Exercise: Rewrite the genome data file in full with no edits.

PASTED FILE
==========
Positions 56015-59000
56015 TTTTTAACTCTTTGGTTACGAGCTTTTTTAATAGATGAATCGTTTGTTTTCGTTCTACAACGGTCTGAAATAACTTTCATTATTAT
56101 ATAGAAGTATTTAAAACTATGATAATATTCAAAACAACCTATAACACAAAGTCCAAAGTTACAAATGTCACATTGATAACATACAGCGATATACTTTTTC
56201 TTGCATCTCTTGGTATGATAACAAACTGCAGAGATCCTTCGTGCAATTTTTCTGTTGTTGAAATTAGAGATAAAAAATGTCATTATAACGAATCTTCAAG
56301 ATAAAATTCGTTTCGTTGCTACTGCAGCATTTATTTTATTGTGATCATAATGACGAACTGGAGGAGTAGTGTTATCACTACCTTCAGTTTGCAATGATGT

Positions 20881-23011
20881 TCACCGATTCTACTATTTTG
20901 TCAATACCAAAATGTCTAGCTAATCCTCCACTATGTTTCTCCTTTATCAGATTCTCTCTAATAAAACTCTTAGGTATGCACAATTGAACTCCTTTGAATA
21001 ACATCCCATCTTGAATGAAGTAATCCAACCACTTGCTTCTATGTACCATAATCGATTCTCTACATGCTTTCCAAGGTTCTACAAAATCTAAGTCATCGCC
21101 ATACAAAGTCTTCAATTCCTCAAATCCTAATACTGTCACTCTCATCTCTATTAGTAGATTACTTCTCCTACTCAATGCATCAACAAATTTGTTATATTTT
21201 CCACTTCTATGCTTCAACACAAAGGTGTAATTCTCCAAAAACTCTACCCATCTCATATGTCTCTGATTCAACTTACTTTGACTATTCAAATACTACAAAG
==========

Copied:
Positions 56015-59000
56015 TTTTTAACTCTTTGGTTACGAGCTTTTTTAATAGATGAATCGTTTGTTTTCGTTCTACAACGGTCTGAAATAACTTTCATTATTAT
56101 ATAGAAGTATTTAAAACTATGATAATATTCAAAACAACCTATAACACAAAGTCCAAAGTTACAAATGTCACATTGATAACATACAGCGATATACTTTTTC
56201 TTGCATCTCTTGGTATGATAACAAACTGCAGAGATCCTTCGTGCAATTTTTCTGTTGTTGAAATTAGAGATAAAAAATGTCATTATAACGAATCTTCAAG
56301 ATAAAATTCGTTTCGTTGCTACTGCAGCATTTATTTTATTGTGATCATAATGACGAACTGGAGGAGTAGTGTTATCACTACCTTCAGTTTGCAATGATGT

Positions 20881-23011
20881 TCACCGATTCTACTATTTTG
20901 TCAATACCAAAATGTCTAGCTAATCCTCCACTATGTTTCTCCTTTATCAGATTCTCTCTAATAAAACTCTTAGGTATGCACAATTGAACTCCTTTGAATA
21001 ACATCCCATCTTGAATGAAGTAATCCAACCACTTGCTTCTATGTACCATAATCGATTCTCTACATGCTTTCCAAGGTTCTACAAAATCTAAGTCATCGCC
21101 ATACAAAGTCTTCAATTCCTCAAATCCTAATACTGTCACTCTCATCTCTATTAGTAGATTACTTCTCCTACTCAATGCATCAACAAATTTGTTATATTTT
21201 CCACTTCTATGCTTCAACACAAAGGTGTAATTCTCCAAAAACTCTACCCATCTCATATGTCTCTGATTCAACTTACTTTGACTATTCAAATACTACAAAG